Adam Lindemann has replied to my post on art as a game. He makes a number of points worth responding to:
First, your idea of challenging me to buy a work of art that would have no economic value sounds clever but is in fact naïve from many perspectives. The notion that great art can be of no value, or that one should “buy what you like” even if it is worthless, is an opinion often held by those who have no background in art or willingness to learn and appreciate art in its full context.
There’s a bunch of stuff to unpack here. For starters, there’s more to art than great art. Is it possible for great art to have no value? Maybe not — I can see an argument which says that for art to achieve greatness, intrinsic qualities aren’t enough; it also needs a certain amount of institutional support which in turn guarantees that it will have monetary value. And so I suppose a reasonable (if rather puffed-up) answer to my question might have been “I only buy great art, and great art always has value”. But most collectors buy a lot of art, including art which doesn’t aspire to greatness, or art which hasn’t achieved greatness yet and which is awaiting the institutional support which might confer greatness upon it. (This covers, among other things, just about everything by so-called “emerging artists”.)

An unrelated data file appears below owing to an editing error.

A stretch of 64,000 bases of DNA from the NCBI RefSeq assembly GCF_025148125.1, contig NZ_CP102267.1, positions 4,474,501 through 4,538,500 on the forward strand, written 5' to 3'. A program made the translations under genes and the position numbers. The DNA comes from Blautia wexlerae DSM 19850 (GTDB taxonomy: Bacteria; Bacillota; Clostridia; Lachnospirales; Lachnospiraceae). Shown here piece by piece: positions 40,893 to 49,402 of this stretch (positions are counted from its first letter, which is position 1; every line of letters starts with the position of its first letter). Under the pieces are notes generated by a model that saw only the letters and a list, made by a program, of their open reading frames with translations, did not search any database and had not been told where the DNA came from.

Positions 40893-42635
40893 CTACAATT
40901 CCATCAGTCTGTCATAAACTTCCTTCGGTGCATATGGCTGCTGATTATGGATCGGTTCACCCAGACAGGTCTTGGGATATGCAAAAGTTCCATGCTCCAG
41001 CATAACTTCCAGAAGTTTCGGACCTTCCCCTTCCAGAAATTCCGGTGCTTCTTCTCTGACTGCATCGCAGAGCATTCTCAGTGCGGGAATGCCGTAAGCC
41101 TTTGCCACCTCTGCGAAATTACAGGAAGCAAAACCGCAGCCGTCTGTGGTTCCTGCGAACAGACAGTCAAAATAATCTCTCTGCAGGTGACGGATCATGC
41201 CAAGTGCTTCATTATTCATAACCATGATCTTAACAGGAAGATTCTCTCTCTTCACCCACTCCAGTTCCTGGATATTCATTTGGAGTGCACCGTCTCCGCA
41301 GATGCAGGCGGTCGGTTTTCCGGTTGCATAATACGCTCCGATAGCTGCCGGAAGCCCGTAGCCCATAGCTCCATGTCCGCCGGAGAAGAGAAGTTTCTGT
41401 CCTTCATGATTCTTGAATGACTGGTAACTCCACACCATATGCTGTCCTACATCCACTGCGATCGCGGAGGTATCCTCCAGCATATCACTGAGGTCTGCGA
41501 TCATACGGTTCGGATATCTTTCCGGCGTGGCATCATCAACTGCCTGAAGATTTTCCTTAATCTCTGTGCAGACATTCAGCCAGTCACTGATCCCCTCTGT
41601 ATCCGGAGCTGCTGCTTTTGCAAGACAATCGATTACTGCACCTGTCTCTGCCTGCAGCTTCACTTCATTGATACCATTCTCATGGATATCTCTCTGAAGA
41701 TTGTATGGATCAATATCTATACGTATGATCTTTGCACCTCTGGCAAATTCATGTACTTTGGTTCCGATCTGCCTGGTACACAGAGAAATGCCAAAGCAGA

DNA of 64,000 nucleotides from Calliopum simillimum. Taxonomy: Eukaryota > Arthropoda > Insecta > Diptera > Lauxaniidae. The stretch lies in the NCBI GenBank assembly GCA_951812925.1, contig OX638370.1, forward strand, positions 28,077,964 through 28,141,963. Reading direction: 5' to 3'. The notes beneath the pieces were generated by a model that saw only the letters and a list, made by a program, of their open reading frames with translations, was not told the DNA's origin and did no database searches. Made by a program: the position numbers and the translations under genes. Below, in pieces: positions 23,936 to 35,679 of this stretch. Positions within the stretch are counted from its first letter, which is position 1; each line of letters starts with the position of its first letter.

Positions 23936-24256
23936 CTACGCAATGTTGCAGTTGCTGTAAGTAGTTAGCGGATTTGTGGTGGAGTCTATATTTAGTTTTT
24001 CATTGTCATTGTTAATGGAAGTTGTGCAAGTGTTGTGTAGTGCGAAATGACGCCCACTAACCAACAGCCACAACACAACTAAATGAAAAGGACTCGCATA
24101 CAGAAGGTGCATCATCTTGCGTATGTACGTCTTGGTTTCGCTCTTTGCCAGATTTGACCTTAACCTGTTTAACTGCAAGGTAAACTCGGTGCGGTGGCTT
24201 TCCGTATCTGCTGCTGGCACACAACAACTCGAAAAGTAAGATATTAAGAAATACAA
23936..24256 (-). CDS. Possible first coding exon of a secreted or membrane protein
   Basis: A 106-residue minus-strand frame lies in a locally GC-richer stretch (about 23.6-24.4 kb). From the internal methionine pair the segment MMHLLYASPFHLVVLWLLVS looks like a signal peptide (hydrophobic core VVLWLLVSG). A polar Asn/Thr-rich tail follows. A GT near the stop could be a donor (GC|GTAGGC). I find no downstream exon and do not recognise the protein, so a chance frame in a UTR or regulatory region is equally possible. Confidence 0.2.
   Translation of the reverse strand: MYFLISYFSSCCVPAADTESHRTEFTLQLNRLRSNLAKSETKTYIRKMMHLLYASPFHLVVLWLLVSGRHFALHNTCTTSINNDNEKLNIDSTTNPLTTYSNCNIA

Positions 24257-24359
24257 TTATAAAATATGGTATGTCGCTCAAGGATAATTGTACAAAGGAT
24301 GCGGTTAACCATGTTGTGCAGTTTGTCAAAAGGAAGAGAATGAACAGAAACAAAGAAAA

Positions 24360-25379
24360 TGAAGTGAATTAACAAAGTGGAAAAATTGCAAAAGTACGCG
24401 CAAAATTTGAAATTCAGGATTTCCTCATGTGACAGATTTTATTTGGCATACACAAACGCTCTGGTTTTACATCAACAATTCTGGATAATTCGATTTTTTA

And of course people should buy what they like. Buying art you don’t like is something done only by schmucks or by dealers — and the latter will never admit it. So the question is only whether people should buy what they like even if it is worthless.
My view here is very much that they should, and I continue to hold that view even if it’s also held by people with no background in art or willingness to appreciate it in its full context. As I said back in December, when I buy art I tend to want to buy unlimited editions or other work with no resale value. Because the art-as-luxury-object game has become completely disconnected, at this point, from the art-as-art game, and has become little more than a pissing match between oligarchs to see who has the largest bankroll.
So I would say that I buy worthless art precisely because I appreciate the full context of expensive art. And that’s simply not something I want to — literally — buy into.
Economic value is how the world recognizes aesthetic, social or historical value in art. The concept that there is something fresh and undiscovered that you alone you would cherish and that no one else would assign any economic value to if they discovered it, too, is idealized and naïve (an object of personal or sentimental value is another matter).